Kingsman takes things too far

An uneasy mix of class and crass, “Kingsman: The Secret Service” haphazardly delivers on its promise of throwback spy fun with a modern twist.

David Vendrell, Writer

For the past several years, spy films have taken a darkly serious turn, grandly harkening to the real-world geo-political climate of the day. Steeped in relevance and dripping with ripped-from-the-headlines controversies, espionage heroes such as James Bond, Jason Bourne and every Liam Neeson movie in the past ten years, have provided us with a hero — a beacon of moral and gentlemanly stability — that we can look to in order to direct our ethical outrage.

Cue Matthew Vaughn, lounging in the Fox Studio offices, asking “Where’d all the fun go?”

Enter “Kingsman: The Secret Service” — a hark back to the wry and winking sensibilities of the Bond days of old, when villains were larger than life, gadgets were the stuff of a boy’s imagination and our hero always had a joke to lighten the mood. These were the superheroes before Marvel hit the mainstream.

Bringing a whole new flavor to the subject, the Kingsmen refers to a secret intelligence agency working at the highest levels of government discretion. Trained since their teen years, Kingsmen are educated in the ways of espionage in order to become the most efficient and skilled soldiers on the field.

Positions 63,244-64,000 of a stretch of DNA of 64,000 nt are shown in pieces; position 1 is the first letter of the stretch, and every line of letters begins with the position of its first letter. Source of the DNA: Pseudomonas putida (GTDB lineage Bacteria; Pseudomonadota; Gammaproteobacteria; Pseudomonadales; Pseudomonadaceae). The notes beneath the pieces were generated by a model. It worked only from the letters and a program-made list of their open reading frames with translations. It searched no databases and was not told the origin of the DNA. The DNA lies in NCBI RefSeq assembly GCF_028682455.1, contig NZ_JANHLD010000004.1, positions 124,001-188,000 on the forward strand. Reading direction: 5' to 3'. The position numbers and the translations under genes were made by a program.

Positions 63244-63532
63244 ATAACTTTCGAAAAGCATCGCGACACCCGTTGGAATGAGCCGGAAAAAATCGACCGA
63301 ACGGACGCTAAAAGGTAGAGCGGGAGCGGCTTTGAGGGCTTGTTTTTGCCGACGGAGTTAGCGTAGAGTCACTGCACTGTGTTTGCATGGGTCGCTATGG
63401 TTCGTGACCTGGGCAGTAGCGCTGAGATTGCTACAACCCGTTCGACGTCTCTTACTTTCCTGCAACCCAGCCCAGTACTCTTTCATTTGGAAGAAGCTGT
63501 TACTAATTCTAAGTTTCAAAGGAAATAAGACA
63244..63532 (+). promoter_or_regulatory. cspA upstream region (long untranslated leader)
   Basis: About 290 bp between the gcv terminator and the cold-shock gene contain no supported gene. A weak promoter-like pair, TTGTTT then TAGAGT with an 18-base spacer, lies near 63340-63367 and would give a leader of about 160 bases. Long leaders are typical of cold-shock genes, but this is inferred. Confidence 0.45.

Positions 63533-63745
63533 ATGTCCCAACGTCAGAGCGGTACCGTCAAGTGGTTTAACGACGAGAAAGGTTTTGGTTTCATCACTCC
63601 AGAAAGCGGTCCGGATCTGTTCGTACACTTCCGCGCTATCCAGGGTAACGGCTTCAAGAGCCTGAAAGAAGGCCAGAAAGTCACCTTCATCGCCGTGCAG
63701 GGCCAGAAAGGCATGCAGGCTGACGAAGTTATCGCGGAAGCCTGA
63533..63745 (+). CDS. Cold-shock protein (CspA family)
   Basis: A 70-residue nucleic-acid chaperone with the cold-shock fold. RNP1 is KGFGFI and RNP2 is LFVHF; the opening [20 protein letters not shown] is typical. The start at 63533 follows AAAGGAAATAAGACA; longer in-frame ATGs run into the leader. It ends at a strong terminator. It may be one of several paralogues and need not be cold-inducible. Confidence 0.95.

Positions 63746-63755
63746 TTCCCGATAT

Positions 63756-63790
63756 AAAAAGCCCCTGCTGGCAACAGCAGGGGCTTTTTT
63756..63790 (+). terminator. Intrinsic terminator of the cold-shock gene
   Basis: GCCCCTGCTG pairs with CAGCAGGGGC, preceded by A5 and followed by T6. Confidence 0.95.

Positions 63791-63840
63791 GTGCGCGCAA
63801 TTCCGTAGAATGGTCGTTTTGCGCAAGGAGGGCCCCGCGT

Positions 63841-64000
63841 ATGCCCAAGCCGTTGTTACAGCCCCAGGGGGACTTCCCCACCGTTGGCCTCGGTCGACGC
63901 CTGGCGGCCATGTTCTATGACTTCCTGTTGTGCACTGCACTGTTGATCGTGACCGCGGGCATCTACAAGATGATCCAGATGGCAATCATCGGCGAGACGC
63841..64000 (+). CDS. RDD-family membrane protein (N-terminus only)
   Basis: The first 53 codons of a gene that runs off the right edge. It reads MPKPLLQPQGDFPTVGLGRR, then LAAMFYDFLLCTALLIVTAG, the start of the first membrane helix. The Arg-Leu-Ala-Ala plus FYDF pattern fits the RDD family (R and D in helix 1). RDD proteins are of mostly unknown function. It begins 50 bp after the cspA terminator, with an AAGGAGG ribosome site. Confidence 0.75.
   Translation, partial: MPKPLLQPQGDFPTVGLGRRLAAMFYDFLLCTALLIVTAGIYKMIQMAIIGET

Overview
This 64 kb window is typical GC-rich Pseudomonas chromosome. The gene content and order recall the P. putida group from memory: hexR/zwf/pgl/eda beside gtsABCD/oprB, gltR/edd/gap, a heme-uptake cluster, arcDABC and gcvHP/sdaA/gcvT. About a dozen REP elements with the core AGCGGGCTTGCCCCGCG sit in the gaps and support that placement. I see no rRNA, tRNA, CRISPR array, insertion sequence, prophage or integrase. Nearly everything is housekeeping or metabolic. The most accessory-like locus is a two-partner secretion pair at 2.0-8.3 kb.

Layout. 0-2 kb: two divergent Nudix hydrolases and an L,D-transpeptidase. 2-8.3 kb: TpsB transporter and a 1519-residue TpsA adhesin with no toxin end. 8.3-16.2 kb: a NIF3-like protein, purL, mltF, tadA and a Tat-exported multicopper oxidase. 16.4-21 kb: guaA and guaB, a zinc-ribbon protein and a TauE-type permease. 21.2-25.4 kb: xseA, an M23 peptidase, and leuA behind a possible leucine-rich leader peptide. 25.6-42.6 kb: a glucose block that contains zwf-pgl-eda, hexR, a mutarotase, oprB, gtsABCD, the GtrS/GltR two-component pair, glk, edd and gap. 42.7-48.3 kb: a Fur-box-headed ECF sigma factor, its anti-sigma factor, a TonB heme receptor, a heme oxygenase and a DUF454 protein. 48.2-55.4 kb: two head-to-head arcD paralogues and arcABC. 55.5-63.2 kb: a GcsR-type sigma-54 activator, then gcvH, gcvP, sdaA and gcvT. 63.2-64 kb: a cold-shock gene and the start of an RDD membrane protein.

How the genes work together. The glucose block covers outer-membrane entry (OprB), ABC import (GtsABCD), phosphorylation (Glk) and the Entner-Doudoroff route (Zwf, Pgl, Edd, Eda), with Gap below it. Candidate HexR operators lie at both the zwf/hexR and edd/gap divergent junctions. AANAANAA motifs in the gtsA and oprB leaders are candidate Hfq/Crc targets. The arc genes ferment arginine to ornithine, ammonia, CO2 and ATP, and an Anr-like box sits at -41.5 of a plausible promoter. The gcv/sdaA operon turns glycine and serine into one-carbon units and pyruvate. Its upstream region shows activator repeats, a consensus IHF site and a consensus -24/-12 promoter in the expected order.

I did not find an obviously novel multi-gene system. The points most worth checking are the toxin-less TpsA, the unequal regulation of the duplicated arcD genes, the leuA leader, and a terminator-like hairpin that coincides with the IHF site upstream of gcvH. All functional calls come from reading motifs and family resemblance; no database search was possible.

Senior spy, Harry Hart (Colin Firth, turned action hero) enlists Eggsy Unwin — a poor, troubled young man with a past tied to the Kingsmen — to join the organization’s elite training program. After uncovering plans of a twisted tech genius for a mass genocide in order to quell population inflation, Eggsy and the Kingsmen fight for the future of humanity.


At the core, “Kingsman” sings with clever action, an impeccable sense of style and two joyous lead performances is Colin Firth and newcomer Taron Egerton. The Kingsman society is the stuff of any kids’ dreams, and watching the espionage candidates battle for induction into the agency highlights the incredible sense of energy displayed throughout the film. Egerton is magnetic in demonstrating the titular fish-out-of-water hero rising to the challenge to be the coolest and most suave spy on the come up.

Unfortunately, the film makes a huge tonal shift that feels gratuitous and over-celebratory in its handling of a key scene of violence — one that acts as a major turning point for the plot and characters. The filmmakers ask us to revel and laugh with the subversive nature of the scene, but it only led to a feeling of unease, as if all the fun was just sucked right out the picture. Reconciling the tonal shift with a script that relies too heavily on crass, easy jokes throughout its second half leads to an experience that is ultimately disjointed.

“Manners maketh man,” lectures Hart to a group of thugs in a pub before a brutal disciplining. If “Kingsman” stuck to its strengths and maintained its aforementioned sense of decorum, the movie would be much easier to celebrate. As it stands, pure fun has still mostly missed the mark.

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